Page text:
Planned CHOICES Trial in Rare CF Mutations Given Regulatory Support

Planned CHOICES Trial in Rare CF Mutations Given Regulatory Support
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Proteostasis Therapeutics reported receiving scientific advice for its CHOICES clinical trial program, which is to test its personalized triple combination for cystic fibrosis (CF) patients without available treatment options, from the Dutch Medicines Evaluation Board.

Regulatory officials outlined necessary steps in this planned, pivotal trial that would support approval of the company’s CFTR modulators — dirocaftor, posenacaftor, and nesolicaftor — if results are favorable.

They expressed support for the company’s goal of helping patients which the rarest forms of CF, Proteostasis reported in a press release. But they also voiced interest in expanding this personalized treatment approach to include people with more common mutations, such as the F508del mutation.

The CHOICES’ protocol was also review by medical experts in CF, as well as by statisticians, study coordinators, and patient reviewers from the European Cystic Fibrosis Society‘s Clinical Trial Network.

It received a high strategic priority score, meaning that Proteostasis may have access to the 58 clinical sites across 17 countries represented in this network.

“We are thrilled with the outcome of our meeting with the Dutch regulators who provided us with scientific advice as we move forward with clinical development of our proprietary triple combination in patients with rare genotypes,” Meenu Chhabra, president and CEO of Proteostasis, said in the release.

“This meeting marks an important step toward securing a clear path for the development and regulatory approval of the dirocaftor, posenacaftor, and nesolicaftor combination throughout Europe,” Chhabra added.

CHOICES, expected to begin getting underway this year, is designed for the 10% of CF patients who carry ultra-rare mutations in the CFTR gene. These people are not eligible for such approved CF therapies as Orkambi (ivacaftor/lumacaftor) or Kalydeco (ivacaftor), which work only on the most common mutations.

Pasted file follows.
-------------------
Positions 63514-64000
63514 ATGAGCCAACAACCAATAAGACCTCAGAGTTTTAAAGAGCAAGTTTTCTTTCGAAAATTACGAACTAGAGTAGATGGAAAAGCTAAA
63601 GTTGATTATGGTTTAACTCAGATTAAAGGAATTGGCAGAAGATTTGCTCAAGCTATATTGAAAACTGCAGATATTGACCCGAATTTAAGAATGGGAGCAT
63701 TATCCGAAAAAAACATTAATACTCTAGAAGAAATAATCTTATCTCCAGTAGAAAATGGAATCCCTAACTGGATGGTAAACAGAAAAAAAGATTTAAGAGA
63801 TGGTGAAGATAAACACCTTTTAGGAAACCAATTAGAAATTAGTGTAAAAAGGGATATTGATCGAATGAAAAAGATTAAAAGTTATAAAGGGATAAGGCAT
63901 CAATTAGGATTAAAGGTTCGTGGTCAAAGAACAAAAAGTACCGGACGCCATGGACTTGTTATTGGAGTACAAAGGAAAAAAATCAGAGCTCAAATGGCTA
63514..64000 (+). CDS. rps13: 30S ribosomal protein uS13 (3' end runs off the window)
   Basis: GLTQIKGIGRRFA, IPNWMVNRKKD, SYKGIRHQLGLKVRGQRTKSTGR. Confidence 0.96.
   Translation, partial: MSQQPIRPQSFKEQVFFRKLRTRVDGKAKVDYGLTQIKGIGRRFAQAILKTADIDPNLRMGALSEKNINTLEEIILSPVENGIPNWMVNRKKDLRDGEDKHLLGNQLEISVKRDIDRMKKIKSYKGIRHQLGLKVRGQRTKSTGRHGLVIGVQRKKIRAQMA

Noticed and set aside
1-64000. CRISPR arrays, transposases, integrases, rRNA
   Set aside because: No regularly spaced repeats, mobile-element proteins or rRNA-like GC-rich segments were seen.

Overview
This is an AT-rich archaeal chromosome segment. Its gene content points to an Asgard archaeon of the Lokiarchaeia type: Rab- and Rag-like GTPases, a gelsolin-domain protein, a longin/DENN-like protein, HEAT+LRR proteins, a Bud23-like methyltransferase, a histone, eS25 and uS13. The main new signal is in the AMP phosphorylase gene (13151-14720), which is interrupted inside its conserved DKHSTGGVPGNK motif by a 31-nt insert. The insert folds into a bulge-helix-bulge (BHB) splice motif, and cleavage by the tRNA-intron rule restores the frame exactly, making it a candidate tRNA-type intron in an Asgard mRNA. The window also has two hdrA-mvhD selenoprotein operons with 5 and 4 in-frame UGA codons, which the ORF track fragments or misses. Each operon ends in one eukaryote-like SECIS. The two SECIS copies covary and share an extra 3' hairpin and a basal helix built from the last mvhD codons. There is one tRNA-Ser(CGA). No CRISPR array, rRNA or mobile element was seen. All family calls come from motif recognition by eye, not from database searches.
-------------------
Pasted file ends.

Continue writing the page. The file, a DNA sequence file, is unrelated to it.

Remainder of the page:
CHOICES will be a placebo-controlled, double-blind trial testing a combination of dirocaftor (a CTFR potentiator formerly known as PTI-808), posenacaftor (PTI-801, a CFTR corrector), and nesolicaftor (PTI-428, a CFTR amplifier).

Before testing the combination directly in patients, researchers will first examine its effectiveness in organoids, or ‘mini-organs,’ grown using stem cells. In this case, intestinal organoids are being grown from cells collected through rectal biopsies of patients who are candidates for the trial.

Only if the ‘mini-intestines’ of a given candidate respond favorably to the triple combo will that patient be enrolled in CHOICES and eligible for treatment. Participants will receive the triple combination, or a placebo, for eight weeks, followed by six months of constant dosing.

According to Proteostasis, this will be the first trial based on personalized treatment in CF.

The approach builds on prior positive results from a European Union initiative, called HIT-CF (Human Individualized Therapy of CF), that is testing investigational CF treatments — including Proteostasis’ triple combo — in organoids from patients with rare disease-causing mutations.

Inês Martins holds a BSc in Cell and Molecular Biology from Universidade Nova de Lisboa and is currently finishing her PhD in Biomedical Sciences at Universidade de Lisboa. Her work has been focused on blood vessels and their role in both hematopoiesis and cancer development.

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Patrícia holds her PhD in Medical Microbiology and Infectious Diseases from the Leiden University Medical Center in Leiden, The Netherlands. She has studied Applied Biology at Universidade do Minho and was a postdoctoral research fellow at Instituto de Medicina Molecular in Lisbon, Portugal. Her work has been focused on molecular genetic traits of infectious agents such as viruses and parasites.

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Inês Martins holds a BSc in Cell and Molecular Biology from Universidade Nova de Lisboa and is currently finishing her PhD in Biomedical Sciences at Universidade de Lisboa. Her work has been focused on blood vessels and their role in both hematopoiesis and cancer development.

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